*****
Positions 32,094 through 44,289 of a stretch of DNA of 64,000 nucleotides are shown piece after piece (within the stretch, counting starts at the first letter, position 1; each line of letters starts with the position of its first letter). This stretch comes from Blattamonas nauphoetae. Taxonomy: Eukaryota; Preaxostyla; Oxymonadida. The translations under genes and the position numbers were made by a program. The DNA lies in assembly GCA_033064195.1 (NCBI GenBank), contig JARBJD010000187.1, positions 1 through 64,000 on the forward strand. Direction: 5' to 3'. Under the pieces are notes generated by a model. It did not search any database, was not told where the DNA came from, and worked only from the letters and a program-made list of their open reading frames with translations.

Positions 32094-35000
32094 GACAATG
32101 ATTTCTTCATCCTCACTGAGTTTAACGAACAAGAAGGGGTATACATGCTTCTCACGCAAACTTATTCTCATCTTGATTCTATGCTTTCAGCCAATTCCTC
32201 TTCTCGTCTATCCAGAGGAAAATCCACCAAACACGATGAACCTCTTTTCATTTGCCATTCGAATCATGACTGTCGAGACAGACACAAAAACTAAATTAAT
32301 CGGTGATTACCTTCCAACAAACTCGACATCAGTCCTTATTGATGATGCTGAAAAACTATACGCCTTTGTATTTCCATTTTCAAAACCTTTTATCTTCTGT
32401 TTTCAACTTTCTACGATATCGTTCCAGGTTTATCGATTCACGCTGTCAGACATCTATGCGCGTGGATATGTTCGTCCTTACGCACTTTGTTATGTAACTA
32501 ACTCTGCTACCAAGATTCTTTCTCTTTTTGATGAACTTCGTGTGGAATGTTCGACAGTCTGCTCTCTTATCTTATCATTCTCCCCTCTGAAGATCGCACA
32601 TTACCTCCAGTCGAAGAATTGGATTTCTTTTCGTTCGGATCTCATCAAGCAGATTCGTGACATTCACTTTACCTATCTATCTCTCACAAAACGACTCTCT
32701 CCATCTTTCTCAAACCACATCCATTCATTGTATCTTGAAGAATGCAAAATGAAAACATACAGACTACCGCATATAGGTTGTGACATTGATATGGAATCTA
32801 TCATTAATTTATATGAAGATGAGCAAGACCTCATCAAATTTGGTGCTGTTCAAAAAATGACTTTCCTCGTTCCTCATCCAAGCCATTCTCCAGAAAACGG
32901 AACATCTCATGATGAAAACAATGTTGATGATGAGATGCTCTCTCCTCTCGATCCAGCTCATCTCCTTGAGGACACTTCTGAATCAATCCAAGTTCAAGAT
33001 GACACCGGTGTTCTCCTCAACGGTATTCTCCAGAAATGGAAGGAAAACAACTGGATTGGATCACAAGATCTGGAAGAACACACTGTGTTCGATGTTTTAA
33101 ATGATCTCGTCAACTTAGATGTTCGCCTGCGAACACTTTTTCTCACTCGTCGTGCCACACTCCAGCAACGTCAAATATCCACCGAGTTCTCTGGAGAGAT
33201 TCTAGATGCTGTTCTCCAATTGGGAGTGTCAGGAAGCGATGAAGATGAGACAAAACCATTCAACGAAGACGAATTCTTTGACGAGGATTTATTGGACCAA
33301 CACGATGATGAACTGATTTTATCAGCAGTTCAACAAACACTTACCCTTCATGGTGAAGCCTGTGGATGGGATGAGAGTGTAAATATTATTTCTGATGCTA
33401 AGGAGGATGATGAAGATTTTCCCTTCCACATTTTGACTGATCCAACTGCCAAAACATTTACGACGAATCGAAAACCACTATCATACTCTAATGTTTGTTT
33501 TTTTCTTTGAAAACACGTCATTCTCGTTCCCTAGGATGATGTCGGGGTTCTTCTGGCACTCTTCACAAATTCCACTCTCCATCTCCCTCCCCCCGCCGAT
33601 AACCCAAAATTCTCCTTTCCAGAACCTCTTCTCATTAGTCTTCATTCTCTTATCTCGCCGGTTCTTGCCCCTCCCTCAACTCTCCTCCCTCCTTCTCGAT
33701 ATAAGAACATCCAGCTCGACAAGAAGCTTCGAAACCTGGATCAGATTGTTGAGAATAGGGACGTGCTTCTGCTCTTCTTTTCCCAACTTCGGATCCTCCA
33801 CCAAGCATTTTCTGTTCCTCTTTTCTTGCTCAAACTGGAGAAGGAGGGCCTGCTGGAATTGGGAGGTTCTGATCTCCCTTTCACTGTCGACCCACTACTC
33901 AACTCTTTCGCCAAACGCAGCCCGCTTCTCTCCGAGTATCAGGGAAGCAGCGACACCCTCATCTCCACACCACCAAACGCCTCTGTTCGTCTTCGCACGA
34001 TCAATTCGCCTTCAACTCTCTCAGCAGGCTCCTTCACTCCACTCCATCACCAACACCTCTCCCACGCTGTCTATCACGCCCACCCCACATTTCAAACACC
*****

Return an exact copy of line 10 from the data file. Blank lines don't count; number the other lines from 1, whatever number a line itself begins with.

32701 CCATCTTTCTCAAACCACATCCATTCATTGTATCTTGAAGAATGCAAAATGAAAACATACAGACTACCGCATATAGGTTGTGACATTGATATGGAATCTA